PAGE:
President Askar Akayev, who offered his resignation after fleeing Kyrgyzstan amid huge protests two weeks ago, said in a taped address shown Thursday that his nearly 15 years in power would someday be seen as a high point in the country's history.
The address, which Akayev recorded this week in Moscow after signing a resignation agreement, was aired at a parliament session. The legislature then began debating the resignation; some lawmakers have said they want Akayev to be impeached rather than allowed to step down.
At the end of the 18-minute address, Akayev was shown standing forlornly next to the Kyrgyz flag, holding up the resignation agreement. Then parliament speaker Omurbek Tekebayev, one of Akayev's most prominent opponents, was shown taking the document from Akayev and shaking hands with him.
"I am convinced that in the future the Akayev period will be recognized as a bright period in Kyrgyz history," Akayev said in the address. "I did all that I could, but let whoever comes next do more."
Akayev was regarded as the most liberal and reform-oriented of the ex-Soviet Central Asian countries' leaders. In his first years in power, Kyrgyzstan was widely referred to as an "island of democracy" in a region mostly characterized by authoritarian rule, but in recent years he showed increasing signs of cracking down on opposition.
In addition, allegations of widespread corruption against him and his family fueled opposition. Demonstrations broke out after this year's parliamentary elections that many alleged were manipulated to give him a compliant legislature, and the protests culminated in the March 24 storming of the presidential administration building.
Akayev said he had ordered police not to shoot the demonstrators and that he regarded this as the most important decision of his presidency.
"I am leaving you with a clean heart and spirit. Even a drop of blood is not worth power," Akayev said.
The parliament listened to the address quitely and there was no applause or other obvious reaction at its conclusion.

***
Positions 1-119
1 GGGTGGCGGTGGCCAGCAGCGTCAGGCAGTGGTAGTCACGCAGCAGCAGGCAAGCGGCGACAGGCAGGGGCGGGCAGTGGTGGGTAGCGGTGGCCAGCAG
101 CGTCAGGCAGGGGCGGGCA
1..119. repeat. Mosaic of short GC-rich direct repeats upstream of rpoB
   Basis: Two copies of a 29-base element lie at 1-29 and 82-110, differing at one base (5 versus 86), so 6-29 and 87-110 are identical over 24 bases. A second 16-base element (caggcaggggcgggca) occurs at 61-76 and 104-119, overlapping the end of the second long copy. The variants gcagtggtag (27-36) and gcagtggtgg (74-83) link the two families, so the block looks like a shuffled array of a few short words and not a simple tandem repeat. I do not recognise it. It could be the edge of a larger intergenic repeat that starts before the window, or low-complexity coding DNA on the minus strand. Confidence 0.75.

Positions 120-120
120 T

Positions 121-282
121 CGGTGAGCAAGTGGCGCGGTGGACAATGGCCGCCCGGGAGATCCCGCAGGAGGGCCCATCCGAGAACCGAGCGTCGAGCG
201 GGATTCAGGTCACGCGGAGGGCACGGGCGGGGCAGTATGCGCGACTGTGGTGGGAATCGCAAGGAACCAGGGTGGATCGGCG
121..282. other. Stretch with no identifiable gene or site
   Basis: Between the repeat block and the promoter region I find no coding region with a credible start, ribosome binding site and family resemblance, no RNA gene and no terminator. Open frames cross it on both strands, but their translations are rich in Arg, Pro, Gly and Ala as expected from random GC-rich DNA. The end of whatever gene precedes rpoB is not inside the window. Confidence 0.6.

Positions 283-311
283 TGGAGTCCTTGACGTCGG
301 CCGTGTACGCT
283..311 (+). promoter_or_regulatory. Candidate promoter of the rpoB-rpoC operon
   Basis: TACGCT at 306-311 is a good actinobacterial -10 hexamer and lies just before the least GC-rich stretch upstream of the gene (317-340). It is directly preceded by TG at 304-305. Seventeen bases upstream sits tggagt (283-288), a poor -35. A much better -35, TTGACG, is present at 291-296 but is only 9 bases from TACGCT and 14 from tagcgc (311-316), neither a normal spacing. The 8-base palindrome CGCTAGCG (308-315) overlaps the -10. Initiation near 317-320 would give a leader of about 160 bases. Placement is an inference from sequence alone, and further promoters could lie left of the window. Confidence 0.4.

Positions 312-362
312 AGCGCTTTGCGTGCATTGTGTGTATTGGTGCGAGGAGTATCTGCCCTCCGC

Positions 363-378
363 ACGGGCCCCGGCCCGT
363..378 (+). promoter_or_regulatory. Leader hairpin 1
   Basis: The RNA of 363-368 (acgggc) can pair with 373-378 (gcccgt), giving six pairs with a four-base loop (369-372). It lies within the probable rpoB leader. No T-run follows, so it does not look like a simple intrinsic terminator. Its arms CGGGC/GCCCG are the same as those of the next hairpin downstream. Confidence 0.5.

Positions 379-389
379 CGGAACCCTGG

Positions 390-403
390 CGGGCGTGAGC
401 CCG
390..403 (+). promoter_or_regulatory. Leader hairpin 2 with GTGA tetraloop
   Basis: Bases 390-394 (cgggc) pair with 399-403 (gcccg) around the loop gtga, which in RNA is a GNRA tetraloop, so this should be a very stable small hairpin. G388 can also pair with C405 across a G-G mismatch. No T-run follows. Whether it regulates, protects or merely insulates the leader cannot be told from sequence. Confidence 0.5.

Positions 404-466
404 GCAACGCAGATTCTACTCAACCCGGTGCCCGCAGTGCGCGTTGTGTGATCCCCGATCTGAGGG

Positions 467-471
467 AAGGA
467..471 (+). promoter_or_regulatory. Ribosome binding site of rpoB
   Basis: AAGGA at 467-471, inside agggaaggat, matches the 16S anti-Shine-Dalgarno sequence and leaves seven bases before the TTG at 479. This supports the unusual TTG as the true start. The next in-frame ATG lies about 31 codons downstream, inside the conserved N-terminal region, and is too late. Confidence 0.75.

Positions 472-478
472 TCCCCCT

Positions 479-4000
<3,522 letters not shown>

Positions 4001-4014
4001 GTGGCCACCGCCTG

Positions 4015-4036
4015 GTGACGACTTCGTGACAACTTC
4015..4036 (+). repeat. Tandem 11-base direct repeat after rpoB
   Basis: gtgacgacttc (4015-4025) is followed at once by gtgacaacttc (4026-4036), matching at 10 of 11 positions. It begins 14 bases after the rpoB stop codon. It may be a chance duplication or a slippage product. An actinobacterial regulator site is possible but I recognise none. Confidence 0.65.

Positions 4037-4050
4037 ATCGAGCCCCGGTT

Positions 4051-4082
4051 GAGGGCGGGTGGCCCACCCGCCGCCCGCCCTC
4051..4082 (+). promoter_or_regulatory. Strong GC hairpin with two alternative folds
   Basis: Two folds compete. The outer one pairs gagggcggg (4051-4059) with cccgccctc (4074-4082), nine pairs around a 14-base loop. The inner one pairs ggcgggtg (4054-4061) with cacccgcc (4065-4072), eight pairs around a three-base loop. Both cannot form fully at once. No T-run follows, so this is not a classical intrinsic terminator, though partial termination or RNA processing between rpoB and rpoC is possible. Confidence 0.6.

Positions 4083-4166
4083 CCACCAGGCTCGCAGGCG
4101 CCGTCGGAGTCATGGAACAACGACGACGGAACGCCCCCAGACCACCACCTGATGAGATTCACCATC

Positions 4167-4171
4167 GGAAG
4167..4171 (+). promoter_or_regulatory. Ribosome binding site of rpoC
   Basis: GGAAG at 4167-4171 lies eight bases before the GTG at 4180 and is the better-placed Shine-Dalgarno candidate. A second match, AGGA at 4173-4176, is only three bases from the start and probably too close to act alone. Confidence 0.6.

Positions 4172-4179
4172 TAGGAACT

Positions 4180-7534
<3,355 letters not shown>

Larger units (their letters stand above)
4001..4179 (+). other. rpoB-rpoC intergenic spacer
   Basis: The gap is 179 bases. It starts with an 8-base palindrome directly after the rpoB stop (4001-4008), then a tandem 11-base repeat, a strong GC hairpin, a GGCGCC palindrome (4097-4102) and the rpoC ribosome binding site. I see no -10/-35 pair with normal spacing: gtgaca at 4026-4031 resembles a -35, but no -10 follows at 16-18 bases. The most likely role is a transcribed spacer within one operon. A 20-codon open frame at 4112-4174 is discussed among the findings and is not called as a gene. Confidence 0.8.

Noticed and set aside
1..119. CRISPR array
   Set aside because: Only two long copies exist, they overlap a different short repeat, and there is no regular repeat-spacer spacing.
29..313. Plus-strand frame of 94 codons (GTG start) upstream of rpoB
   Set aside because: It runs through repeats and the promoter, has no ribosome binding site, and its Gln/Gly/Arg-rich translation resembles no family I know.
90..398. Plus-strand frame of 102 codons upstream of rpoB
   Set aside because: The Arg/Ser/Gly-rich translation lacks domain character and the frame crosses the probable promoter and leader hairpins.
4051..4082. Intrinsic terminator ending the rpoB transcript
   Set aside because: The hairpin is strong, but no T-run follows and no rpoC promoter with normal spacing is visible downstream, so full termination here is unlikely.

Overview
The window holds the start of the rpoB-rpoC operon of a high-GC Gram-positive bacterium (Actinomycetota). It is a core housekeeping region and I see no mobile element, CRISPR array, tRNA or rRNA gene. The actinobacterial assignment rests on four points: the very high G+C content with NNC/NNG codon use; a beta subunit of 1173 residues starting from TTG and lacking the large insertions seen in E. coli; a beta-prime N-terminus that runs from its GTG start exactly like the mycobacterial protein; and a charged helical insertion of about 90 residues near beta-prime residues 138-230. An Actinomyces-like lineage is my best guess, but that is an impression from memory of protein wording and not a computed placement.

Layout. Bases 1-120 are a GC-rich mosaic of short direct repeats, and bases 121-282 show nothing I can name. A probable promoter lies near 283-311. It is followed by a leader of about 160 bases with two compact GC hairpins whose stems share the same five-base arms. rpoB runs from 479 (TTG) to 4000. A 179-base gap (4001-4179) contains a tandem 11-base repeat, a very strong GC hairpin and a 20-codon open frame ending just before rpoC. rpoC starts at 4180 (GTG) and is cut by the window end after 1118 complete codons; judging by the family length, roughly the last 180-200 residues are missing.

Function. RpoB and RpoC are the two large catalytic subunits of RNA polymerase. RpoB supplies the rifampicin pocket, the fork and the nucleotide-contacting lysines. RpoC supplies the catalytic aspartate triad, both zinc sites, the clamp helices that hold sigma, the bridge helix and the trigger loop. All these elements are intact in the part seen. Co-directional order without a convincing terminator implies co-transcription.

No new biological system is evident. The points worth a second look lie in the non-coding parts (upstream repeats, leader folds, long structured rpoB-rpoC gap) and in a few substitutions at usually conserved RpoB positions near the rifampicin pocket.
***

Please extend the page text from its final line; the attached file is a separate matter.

The resignation agreement was supposed to have been considered on Tuesday, but parliament was forced to adjourn without considering the matter when lawmakers failed to muster a quorum.
The delay only added to the confusion that has gripped this Central Asian nation since Akayev's ouster. Kyrgyz officials pushed hard to secure Akayev's resignation, seen as a significant step toward restoring political order and legitimizing the new leaders.
Some officials are angry that 60-year-old Akayev is being allowed to resign rather than face impeachment.
But Tekebayev, who led the delegation that secured Akayev's resignation, argued strongly against that, saying lawmakers secured his voluntary resignation in exchange for security and other guarantees.
Felix Kulov, a former opposition leader jailed for more than four years by Akayev on charges widely considered politically motivated, called for a speedy resolution.
"We need to move on," he said Wednesday.
Kulov, who was freed after Akayev's ouster, has said he intends to run for the presidency in elections set for June 26. The Supreme Court on Wednesday quashed one of the corruption convictions against him. The court is expected to consider the other conviction Thursday. Kulov needs to be cleared in both cases to run.
Kyrgyzstan was the latest former Soviet republic to be upended by popular protests. Mass protests ushered the opposition into power in Ukraine last year and Georgia in 2003.
MARA D. BELLABY, Associated Press Writer
War negates human nature and societal peace and harmony. H.G. Wells manifested the declaration of human rights in 1939 and wondered "What are we Fighting for?"